WESTERN NEW YORK – Some good news and some bad news from researchers at the Centers for Disease Control and Prevention.
The number of adults in the U.S. dying from cancer dropped almost 20 percent from 1999 to 2017.
However, the number of adults dying from heart disease increased.
Originally it looked as if Heart Disease fatalities were on the decline, with death rates dropping 22 percent between 1999 and 2011. But by 2017, that rate increased by four-percent overall.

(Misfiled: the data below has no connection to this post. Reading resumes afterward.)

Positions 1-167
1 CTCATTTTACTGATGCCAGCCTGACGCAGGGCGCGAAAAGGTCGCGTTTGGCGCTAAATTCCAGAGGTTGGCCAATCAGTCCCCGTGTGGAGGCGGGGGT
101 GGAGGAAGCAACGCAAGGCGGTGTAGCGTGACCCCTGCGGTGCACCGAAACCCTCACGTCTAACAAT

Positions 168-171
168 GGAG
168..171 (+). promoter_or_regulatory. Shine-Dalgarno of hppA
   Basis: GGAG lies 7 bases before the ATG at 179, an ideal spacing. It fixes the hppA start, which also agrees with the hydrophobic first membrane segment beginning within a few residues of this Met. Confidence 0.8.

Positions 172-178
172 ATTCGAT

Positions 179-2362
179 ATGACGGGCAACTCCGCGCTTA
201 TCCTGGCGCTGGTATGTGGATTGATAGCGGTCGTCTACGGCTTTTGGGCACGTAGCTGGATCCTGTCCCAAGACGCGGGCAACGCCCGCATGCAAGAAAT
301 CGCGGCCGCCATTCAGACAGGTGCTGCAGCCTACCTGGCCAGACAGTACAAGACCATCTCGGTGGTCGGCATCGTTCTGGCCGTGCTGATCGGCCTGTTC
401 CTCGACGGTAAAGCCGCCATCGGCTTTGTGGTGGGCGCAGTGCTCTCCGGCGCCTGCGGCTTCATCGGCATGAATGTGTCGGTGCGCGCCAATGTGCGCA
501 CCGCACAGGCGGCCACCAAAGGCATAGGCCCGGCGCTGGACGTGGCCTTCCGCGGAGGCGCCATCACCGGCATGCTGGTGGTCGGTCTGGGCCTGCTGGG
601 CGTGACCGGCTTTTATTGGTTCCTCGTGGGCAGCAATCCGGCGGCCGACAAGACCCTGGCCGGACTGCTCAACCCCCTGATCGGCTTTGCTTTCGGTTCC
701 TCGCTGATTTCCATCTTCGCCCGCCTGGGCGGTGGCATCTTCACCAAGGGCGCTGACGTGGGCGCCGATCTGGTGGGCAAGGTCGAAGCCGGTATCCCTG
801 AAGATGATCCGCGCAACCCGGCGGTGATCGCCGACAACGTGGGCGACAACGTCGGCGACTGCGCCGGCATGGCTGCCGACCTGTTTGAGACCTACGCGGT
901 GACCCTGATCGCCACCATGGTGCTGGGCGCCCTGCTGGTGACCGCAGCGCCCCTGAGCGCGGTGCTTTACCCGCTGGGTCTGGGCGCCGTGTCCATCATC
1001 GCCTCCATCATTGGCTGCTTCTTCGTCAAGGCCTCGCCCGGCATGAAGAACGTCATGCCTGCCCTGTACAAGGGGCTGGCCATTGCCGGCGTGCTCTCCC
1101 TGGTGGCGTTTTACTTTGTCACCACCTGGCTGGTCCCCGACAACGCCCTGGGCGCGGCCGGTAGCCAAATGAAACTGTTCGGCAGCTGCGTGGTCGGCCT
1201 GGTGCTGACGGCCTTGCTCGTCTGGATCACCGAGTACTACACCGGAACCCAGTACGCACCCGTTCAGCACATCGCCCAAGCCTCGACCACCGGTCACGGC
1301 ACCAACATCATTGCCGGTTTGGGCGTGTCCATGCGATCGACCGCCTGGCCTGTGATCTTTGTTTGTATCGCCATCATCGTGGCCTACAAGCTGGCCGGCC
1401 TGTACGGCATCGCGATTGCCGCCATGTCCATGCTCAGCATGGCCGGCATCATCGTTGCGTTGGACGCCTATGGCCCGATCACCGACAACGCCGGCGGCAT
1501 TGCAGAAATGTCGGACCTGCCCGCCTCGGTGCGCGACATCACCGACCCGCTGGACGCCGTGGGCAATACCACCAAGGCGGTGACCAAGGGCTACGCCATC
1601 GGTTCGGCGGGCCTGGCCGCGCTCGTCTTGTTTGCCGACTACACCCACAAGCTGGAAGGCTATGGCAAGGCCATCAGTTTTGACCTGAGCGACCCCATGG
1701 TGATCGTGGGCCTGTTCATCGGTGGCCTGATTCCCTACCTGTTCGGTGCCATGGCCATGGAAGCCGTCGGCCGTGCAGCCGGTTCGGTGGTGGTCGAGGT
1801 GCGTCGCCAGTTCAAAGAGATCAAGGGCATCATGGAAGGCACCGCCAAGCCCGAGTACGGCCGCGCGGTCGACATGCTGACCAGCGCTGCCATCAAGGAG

The results were compiled by examining death certificates for adults aged 45 to 64 who died between 1999 and 2017.
The study, published in the National Vital Statistics Report, found that white women had the greatest rise in the rate of deadly heart disease,
Black women had the overall highest rate. Death rates for Hispanic women declined.
According to the CDC, Cancer and Heart Disease are the leading causes of death for middle-aged Americans, accounting for approximately half of the death in the group.
Rising obesity rates and unhealthy lifestyle choices are considered the main reasons for the increase in these diseases.